Description: Be is a ``marginal metal.`` The stable phase, hcp-Be, has a low Fermi-level density of states and very anisotropic structural and elastic properties, similar to a semiconductor`s. At the Be(0001) surface, surface states drastically increase the Fermi-level density of states. The different nature of bonding in bulk-Be and at the Be(0001) surface explains the large outward relaxation. The presence of surface states causes large surface core-level shifts by inducing a higher electrostatic potential in the surface layers and by improving the screening at the surface. The authors experimental and theoretical investigations of atomic vibrations at the Be(0001) surface demonstrate clearly that Be screening of atomic motion by the surface states makes the surface phonon dispersion fundamentally different from that of the bulk. Properties of Be(0001) are so different from those of the bulk that the surface can be considered a new ``phase`` of beryllium with unique electronic and structural characteristics. For comparison they also study Be(11{bar 2}0), a very open surface without important surface states. Be(11{bar 2}0) is the only clean s-p metal surface known to reconstruct (1 {times} 3 missing row reconstruction).
Date: December 31, 1994
Creator: Stumpf, R.; Hannon, J. B. & Plummer, E. W.
Partner: UNT Libraries Government Documents Department

Giant effective mass deviations near the magnetic field-induced minigap in double quantum wells

Description: The authors report major deviations in the electron effective mass m* near the partial energy gap, or minigap, formed in strongly coupled double quantum wells (QWs) by an anticrossing of the two QW dispersion curves. The anticrossing and minigap are induced by an in-plane magnetic field B{sub {parallel}} and give rise to large distortions in the Fermi surface and density of states, including a Van Hove singularity. Sweeping B{sub {parallel}} moves the minigap through the Fermi level, with the upper and lower gap edges producing a sharp maximum and minimum in the low-temperature in-plane conductance, in agreement with theoretical calculations. The temperature dependence of Shubnikov-de Haas (SdH) oscillations appearing in a tilted magnetic field yield a decreased m* {le} 1/3 m*{sub GaAs} near the upper gap edge, and indicate an increase in m* near the lower gap edge.
Date: September 1, 1994
Creator: Harff, N. E.; Simmons, J. A.; Lyo, S. K.; Klem, J. F. & Goodnick, S. M.
Partner: UNT Libraries Government Documents Department

Final Report for DE-FG52-03NA00076

Description: Level densities and radiative strength functions are crucial for stewardship science, in particular for radiochemical studies. In addition, this information is key to undertanding nucleosynthesis and thus very important for astrophysics. We utilized a method derives simultaneously the nuclear level density and the radiative strength function for energy regions that are extremely difficult to study via other methods. In heavy nuclei there is evidence for the systematic appearance of a low energy resonance in the radiative strength function (the so-called pygmy resonance). We have studied the same final nuclide (171Yb) via different nuclear reactions and obtained the same energy and width for the pygmy resonance. We also extended the method to lighter nuclei, including 56,57Fe, 93-98Mo and 116,117Sn. For the iron and molybdenum isotopes an enhancement of the radiative strength function was observed at low energy. Subsequent measurements in iron appear to confirm this unusual effect. Our measurements in tin do not observe this enhancement, nor did any of the earlier measurements in heavy nuclei. The issue is still unsettled.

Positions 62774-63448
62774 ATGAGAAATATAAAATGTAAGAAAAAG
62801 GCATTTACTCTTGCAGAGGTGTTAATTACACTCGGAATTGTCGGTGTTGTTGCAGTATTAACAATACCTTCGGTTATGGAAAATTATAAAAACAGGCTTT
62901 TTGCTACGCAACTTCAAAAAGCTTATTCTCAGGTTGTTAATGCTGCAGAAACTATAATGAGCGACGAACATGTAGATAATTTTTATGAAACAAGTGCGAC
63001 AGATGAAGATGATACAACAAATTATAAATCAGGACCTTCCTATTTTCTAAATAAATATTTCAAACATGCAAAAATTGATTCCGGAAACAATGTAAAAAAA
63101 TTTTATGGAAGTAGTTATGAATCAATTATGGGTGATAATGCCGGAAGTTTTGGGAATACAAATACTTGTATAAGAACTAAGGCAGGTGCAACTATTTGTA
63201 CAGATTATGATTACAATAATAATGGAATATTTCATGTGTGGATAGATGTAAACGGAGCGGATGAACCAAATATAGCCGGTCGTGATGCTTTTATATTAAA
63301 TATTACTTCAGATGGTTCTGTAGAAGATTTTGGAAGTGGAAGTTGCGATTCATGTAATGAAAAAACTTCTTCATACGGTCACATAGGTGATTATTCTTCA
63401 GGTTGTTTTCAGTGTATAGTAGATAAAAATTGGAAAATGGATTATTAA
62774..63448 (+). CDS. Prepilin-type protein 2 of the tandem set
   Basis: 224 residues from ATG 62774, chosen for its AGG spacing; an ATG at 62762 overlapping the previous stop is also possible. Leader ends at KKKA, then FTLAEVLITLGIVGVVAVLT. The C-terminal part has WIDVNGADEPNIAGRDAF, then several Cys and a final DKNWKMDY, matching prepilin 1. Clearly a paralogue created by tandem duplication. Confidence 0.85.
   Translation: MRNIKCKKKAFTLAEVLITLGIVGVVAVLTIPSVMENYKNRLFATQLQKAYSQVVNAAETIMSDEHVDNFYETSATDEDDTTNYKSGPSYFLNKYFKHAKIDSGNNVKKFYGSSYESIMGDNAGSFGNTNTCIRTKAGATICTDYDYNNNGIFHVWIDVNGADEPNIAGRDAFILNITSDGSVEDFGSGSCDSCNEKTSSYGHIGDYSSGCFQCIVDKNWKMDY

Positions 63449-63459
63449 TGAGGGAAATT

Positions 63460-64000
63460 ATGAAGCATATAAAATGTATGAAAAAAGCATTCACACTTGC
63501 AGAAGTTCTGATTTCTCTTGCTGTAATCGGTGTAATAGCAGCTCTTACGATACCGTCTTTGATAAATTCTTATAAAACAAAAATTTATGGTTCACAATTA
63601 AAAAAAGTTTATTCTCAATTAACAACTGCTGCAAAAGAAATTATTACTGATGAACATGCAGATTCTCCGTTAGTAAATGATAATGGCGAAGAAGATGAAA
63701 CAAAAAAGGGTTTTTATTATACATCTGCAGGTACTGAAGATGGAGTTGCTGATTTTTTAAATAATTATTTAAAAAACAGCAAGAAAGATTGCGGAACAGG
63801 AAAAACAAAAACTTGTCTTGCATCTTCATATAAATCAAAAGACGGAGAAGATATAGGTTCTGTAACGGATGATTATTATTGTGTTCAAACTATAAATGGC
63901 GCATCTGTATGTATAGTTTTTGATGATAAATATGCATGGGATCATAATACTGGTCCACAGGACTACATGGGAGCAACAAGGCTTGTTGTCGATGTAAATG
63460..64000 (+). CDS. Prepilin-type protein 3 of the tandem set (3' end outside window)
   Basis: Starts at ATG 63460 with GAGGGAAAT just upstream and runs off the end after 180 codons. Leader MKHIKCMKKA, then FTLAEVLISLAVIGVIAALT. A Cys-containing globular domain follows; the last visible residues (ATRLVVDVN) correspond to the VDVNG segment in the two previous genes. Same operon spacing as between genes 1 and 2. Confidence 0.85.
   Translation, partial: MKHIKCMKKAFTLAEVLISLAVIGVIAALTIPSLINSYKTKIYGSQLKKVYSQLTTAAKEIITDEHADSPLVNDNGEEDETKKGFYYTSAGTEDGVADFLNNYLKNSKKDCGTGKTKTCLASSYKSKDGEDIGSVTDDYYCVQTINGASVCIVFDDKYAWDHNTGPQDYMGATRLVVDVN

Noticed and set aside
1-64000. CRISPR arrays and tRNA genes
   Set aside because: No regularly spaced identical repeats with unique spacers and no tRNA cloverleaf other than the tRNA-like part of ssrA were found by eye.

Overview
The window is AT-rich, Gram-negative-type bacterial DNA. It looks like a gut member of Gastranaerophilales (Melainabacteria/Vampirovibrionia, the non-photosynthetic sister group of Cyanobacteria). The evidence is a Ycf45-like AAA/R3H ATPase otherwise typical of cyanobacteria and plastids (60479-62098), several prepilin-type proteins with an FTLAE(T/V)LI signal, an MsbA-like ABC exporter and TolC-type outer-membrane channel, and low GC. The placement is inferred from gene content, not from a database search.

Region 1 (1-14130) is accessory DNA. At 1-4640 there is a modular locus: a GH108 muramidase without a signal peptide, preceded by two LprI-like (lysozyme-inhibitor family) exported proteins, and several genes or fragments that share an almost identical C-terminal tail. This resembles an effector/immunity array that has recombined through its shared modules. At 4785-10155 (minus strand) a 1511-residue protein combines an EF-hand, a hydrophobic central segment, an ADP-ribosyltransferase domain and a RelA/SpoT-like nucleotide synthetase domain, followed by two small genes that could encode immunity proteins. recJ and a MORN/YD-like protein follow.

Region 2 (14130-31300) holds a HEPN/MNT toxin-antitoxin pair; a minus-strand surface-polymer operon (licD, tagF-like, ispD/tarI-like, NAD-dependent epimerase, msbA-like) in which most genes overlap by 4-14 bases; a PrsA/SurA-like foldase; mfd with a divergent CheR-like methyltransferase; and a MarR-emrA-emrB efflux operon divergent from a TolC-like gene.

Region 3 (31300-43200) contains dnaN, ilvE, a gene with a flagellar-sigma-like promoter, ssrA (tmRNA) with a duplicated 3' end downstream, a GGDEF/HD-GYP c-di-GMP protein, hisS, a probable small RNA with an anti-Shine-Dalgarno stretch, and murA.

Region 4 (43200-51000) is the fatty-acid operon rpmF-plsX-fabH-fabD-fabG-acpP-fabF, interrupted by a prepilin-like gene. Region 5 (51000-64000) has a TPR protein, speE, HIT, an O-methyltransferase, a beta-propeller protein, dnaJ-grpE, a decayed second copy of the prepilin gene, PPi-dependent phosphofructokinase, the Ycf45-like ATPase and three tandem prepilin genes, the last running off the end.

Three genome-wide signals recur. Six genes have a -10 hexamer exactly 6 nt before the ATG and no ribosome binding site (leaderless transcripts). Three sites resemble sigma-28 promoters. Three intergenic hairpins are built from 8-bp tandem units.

Date: October 16, 2006
Creator: Mitchell, G. E.
Partner: UNT Libraries Government Documents Department

Review of Livermore-Led Neutron Capture Studies Using DANCE

Description: We have made neutron capture cross-section measurements using the white neutron source at the Los Alamos Science Center, the DANCE detector array (Detector for Advanced Neutron Capture Experiments) and targets important for basic science and stockpile stewardship. In this paper, we review results from (n,{gamma}) reactions on {sup 94,95}Mo, {sup 152,154,157,160,nat}Gd, {sup 151,153}Eu and {sup 242m}Am for neutron energies from < 1eV up to {approx} 20 keV. We measured details of the {gamma}-ray cascade following neutron capture, for comparison with results of statistical model simulations. We determined the neutron energy dependent (n,{gamma}) cross section and gained information about statistical decay properties, including the nuclear level density and the photon strength function. Because of the high granularity of the detector array, it is possible to look at gamma cascades with a specified number of transitions (a specific multiplicity). We simulated {gamma}-ray cascades using a combination of the DICEBOX/GEANT computer codes. In the case of the deformed nuclei, we found evidence of a scissors-mode resonance. For the Eu, we also determined the (n,{gamma}) cross sections. For the {sup 94,95}Mo, we focused on the spin and parity assignments of the resonances and the determination of the photon strength functions for the compound nuclei {sup 95,96}Mo. Future plans include measurements on actinide targets; our immediate interest is in {sup 242m}Am.
Date: May 11, 2007
Creator: Parker, W; Sheets, S; Agvaanluvsan, U; Becker, J; Becvar, F; Bredeweg, T et al.
Partner: UNT Libraries Government Documents Department